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Webpack Basics

kayis profile image K 惻5 min read

TL;DR I created a repository with the example here :)

Many people seem to like Webpack and use it for their everyday web bundling process, but I heard from many others that they simple can't comprehend how to use it in the first place. So I had the idea of creating a (very) basic project and write about parts of the config, just HTML, CSS and JS, nothing fancy.

Installation

For this example project I used the following dependencies:

"devDependencies": {
  "css-loader": "^0.28.4",
  "style-loader": "^0.18.2",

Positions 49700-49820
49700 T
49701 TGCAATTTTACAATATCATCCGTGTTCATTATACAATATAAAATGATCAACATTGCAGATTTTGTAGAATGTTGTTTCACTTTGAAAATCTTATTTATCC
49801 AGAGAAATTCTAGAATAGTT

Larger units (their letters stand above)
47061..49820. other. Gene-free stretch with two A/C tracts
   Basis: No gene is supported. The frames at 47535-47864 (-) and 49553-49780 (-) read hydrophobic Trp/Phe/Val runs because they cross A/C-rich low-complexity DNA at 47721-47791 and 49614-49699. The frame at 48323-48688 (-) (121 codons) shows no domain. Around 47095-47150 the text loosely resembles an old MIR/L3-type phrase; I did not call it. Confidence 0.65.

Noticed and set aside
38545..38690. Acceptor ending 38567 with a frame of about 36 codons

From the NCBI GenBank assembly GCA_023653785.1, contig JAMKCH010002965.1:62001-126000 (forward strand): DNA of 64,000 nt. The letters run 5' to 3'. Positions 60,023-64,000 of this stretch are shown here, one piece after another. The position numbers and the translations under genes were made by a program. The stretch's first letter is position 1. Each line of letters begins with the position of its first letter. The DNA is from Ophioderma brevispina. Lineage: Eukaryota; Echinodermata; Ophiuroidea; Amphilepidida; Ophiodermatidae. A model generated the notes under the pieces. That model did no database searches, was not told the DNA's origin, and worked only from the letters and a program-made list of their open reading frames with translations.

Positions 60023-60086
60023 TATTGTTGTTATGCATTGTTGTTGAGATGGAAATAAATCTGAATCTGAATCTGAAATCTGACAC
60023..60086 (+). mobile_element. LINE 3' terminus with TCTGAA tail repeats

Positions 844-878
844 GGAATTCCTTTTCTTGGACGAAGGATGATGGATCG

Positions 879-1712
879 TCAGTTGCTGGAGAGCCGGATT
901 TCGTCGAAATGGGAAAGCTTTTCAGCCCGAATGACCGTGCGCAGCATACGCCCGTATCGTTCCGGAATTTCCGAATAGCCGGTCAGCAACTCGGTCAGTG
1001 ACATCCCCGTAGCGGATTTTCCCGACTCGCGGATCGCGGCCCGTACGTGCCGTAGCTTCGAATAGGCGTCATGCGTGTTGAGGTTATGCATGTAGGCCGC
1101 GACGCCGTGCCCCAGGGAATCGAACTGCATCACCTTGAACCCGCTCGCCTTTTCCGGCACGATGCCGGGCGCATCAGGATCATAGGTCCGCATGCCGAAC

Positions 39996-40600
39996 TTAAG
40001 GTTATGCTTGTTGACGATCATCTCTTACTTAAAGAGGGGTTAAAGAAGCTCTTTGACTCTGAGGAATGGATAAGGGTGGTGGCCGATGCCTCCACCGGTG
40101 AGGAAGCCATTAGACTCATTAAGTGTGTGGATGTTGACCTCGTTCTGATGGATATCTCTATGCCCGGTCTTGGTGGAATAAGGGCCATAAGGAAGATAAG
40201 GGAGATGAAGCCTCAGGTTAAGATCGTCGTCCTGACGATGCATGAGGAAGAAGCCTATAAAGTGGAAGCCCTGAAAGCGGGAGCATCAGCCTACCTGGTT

"html-webpack-plugin": "^2.28.0",
  "http-server": "^0.10.0",
  "webpack": "^3.0.0"
}

Two loader modules to be able to load CSS via JS.

One Webpack plugin, that lets me create HTML files that will automatically have script tags for the created bundles.

A HTTP server, that simply serves static files.

And finally, Webpack itself.

While Webpack and http-server are global Node modules - they are run via the command line - you can install them locally in the devDependencies, they will be pseudo-global accessible for npm scripts.

"scripts": {
  "setup": "npm i && npm run build && npm start",
  "build": "webpack",
  "start": "http-server -c-1 ./build"
},

npm run build is just an alias for webpack, but it works without installing Webpack globally. Same goes for npm start, which is just an alias for the http-server call.